You never see many “consultant” costumes around Halloween time, but it turns out that hiring one can be the source of numerous company horror stories.
First of all, hiring a seasoned strategic consultant is a difficult area to navigate. For example, you might prepare by reading whitepapers to brush up on some knowledge before the hiring process. Then, if the candidate uses the same terminology that you read in the whitepapers, you might assume you two are a great match. But what if the candidate read the same whitepapers and that is the full extent of his knowledge?
It can be challenging to know whether the person in front of you is the real deal or just wearing a mask.
Hiring the right strategic consultant can be difficult because of two barriers: budget and experience.
Companies have limited money budgets for hiring. A problem arises when you focus on consultants in the mid-tier pay range but expect them to have high-tier skills. It may seem intuitive to hire someone you can afford to pay for 40 hours’ work a week. On the other hand, devoting the same sum to a top-notch fractional consultant for just 10 hours a week, and allocating the remainder for an entry-level support, would be more productive.
There can also be a gap in experience. Many hiring professionals mistakenly believe that marketing is easy. As a consequence, they fail to ask potential strategic consultants the right questions to find out whether they can actually do the complex work.
One of the common mistakes I have seen is a team not knowing what it’s looking for. When this happens, the team is persuaded by consultants who cannot do anything to help.
First, there is the smooth talker. I have seen companies hire people who know no more about marketing than they do but who can chat using high-level jargon to make themselves appear knowledgeable. When it comes to practical problems in the company, though, they fall short.
Next comes the delegator. Some consultants appear to have all the answers at their fingertips, but what they actually have is strong employees working under them. At best, they are good managers, but they lack a solid understanding of what it will take to win for you.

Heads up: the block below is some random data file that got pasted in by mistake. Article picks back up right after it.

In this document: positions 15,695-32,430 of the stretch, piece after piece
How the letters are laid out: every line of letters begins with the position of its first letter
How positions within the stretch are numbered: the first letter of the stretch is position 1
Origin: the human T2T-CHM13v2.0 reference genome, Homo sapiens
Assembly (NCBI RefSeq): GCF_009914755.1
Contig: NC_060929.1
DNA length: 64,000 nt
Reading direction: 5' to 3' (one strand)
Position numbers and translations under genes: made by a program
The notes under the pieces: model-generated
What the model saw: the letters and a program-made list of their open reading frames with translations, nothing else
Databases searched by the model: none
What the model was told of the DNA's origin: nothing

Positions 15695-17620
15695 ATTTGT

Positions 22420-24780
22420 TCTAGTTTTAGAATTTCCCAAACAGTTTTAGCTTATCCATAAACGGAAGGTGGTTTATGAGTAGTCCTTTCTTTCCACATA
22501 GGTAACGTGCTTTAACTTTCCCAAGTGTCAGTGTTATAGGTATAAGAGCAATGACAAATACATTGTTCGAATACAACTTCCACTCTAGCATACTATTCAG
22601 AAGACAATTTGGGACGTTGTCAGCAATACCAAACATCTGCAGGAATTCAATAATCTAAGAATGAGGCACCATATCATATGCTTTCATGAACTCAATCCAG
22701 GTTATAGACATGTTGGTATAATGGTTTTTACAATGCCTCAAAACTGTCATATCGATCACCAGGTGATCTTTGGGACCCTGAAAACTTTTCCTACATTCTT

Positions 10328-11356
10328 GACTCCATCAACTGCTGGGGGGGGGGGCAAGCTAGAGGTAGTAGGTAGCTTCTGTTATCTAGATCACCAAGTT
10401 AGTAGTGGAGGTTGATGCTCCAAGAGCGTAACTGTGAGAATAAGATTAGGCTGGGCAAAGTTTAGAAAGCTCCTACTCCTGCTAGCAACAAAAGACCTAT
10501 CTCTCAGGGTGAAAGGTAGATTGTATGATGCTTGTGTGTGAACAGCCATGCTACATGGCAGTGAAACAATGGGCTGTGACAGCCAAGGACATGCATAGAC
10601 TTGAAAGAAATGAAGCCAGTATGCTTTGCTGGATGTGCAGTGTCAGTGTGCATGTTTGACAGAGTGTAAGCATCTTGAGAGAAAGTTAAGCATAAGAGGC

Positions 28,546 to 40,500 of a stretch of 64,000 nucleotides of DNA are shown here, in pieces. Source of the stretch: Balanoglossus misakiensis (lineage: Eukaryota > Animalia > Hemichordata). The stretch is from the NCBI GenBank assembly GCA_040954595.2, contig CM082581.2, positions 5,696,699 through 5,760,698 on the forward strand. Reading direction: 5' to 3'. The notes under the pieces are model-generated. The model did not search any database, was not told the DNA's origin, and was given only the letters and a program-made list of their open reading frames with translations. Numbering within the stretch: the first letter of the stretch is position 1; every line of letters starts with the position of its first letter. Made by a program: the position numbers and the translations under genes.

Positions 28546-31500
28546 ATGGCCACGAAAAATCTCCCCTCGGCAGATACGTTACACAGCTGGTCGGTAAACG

You do not have to fall victim to poor hiring decisions; you just need to prepare your team to see past all the smoke and mirrors to make a clear decision.
Here are four strategies to help track down and secure the right strategic consultant:
You are not hiring in a vacuum. Remember your professional connections who can help with making a great hiring decision. First, talk to other business owners, CEOs, and investors to see whether they recommend specific consultants who have been on their radars.
Second, once you have interviewed potential consultants, ask for their client referrals. Give these previous clients a call, and ask open questions about the consultant’s work style and his or her strengths and weaknesses. This will ensure that you match the right skill set to your needs.
When you meet a potential consultant on your own, you are more vulnerable to the effects of smooth-talking. You might hit it off with a candidate but fail to properly investigate his or her background and ideas.
Instead, assemble a group to assist you with the vetting process. Gather people you trust from different areas of expertise. Do not forget to compensate them for their time — it will be worth it when you have a trusted consultant on board.
Anyone can recite a great presentation or résumé, but to find an experienced consultant for your business, you need to dig into the “what” of the candidate’s CV and discover the “how” that makes him special. Ask how he solved “X” problem for “Y” company — then follow up by asking how his skills will help you.
Dig into the candidate’s thought process to see whether he understands what he did and why it worked. Do not be afraid to get specific.
If you do not have clear, measurable goals laid out, you are not ready to hire a consultant. Goals help you assess the situation at hand and whether the work put in is successful.
Ideally, your goal-setting will be collaborative. You and your team will be able to approximate your aims for the project and then work with the consultant to figure out what is feasible. If you do not mutually agree on a set of aims, it is difficult to hold the consultant accountable.
Once you have clear goals and know they are achievable, you can measure your progress and then push those goals. This is when a relationship with a consultant becomes exciting: when he or she helps you grow beyond your initial expectations.
Strategic consultants do not have to be so scary after all. Do not let a lack of experience in interviewing marketing positions or a tight budget hold you back from properly vetting future hires. It is inevitable in any business to hit some pain points, but with the right mindset and tools, hiring a consultant does not have to be a horror story — it can be a success story.
Christine Alemany is the founder, CEO, and chief growth advisor at Trailblaze Growth Advisors. She has a passion for helping early- to mid-stage companies grow and scale. Christine has more than 17 years of experience reinvigorating brands, building demand generation programs, and launching products for startups and Fortune 500 companies. In addition to her work at TBGA, she advises startups through Columbia Business School's Entrepreneurial Sounding Board and is a teaching fellow at the NASDAQ Entrepreneurial Center.